is threatening to a host of vested interests and glib clichés. It is also the only way out of the radicalizing impasse of Arab klepto-gerontocracies and, as such, a
vital American interest.
Jubilation at Jasmine Revolution, but will democracy follow regime
by Michael Allen | Democracy Digest
Protests in Egypt are often quashed swiftly by the police, who prevent marching
So much for Arab strongmen. Tunisian President Zine El Abidine Ben Ali (left)has fled the country - reportedly to Saudi Arabia - after thousands
of demonstrators took to the capital's streets to demand his resignation.
"This is a demonstration of hope," said Moncef Ben Mrad, an independent newspaper editor. "It is the birth of a people who demand more freedom."
"No doubt, every Arab leader has watched Tunisia's revolt in fear while citizens across the Arab world watch in solidarity, elated at that rarity: open
revolution," said Egyptian writer Mona Eltahawy.
Others were suggesting that a democratic tsunami could wash away the region's ageing autocrats. "There will be no way for Arab leaders to escape from this," said
Shadi Hamid, research director at the Brookings Institution's Doha Center. "Tunisia's reputation was of being the most stable in the Arab regimes. If it can happen in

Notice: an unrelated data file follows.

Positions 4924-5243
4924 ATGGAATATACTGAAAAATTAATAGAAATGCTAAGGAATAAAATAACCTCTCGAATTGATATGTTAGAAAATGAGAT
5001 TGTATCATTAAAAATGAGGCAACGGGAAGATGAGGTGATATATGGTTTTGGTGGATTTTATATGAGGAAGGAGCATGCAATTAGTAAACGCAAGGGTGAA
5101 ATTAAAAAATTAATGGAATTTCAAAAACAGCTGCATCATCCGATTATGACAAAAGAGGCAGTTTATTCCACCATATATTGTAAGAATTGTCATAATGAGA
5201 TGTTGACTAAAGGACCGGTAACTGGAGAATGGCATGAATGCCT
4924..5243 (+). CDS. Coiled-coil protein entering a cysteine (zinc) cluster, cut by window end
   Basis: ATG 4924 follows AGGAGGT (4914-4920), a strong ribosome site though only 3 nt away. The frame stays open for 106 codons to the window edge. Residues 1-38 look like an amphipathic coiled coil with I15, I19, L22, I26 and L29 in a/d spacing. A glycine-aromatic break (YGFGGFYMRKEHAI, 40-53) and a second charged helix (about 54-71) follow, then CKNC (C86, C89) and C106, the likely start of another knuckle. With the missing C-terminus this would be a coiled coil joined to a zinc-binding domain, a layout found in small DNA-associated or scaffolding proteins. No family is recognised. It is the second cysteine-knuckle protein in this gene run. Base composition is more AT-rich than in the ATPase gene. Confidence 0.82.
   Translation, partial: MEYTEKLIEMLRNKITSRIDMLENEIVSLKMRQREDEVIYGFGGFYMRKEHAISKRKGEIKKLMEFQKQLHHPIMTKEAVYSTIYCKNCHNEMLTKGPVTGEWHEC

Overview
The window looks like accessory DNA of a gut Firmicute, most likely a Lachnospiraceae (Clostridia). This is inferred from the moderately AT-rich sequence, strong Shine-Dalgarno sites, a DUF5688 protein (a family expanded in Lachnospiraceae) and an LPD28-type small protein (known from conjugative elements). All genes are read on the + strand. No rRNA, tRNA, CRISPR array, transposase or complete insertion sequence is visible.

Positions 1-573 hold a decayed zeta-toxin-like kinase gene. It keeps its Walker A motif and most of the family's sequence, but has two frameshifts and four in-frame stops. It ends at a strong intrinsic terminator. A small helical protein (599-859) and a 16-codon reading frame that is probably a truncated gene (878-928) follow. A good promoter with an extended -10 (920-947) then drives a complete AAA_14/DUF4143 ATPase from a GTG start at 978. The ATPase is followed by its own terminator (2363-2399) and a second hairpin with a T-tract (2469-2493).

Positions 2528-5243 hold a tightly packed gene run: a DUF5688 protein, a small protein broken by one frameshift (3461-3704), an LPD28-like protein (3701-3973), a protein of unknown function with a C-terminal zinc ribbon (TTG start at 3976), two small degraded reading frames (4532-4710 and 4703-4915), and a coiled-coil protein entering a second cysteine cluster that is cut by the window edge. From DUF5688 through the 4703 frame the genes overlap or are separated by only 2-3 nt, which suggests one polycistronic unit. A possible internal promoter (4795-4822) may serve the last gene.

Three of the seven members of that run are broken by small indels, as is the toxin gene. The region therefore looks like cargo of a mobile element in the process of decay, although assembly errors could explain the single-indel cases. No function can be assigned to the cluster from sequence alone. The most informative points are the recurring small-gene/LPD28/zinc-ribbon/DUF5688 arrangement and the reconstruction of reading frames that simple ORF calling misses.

Tunisia, it can happen anywhere."
The elation is merited and understandable, but some democracy advocates will remain cautious, fearful that Tunisia's Jasmine Revolution could yet be a re-run of
Kyrgyzstan's Tulip Revolution. One painful lesson of the so-called color revolutions is that regime change does not necessarily lead to democratization.
"The ruling party will to try maintain its grip on power, but the party is even more discredited than Ben Ali
himself," said Radwan Masmoudi, an exiled Tunisian democracy advocate who heads the US-based Center for the Study of Islam and Democracy.
"The only solution is a national unity government, followed by free and fair elections under international monitoring," he told Democracy Digest. "This is
very feasible and doable."
"This is a crucial moment. There is a change of regime under way. Now it's the succession," said opposition leader Najib Chebbi."It must lead to profound reforms, to reform the law and let the people choose."
Western diplomats consider Chebbi the opposition's most credible figure, but media censorship means that he is little-known beyond opposition
Read Full Article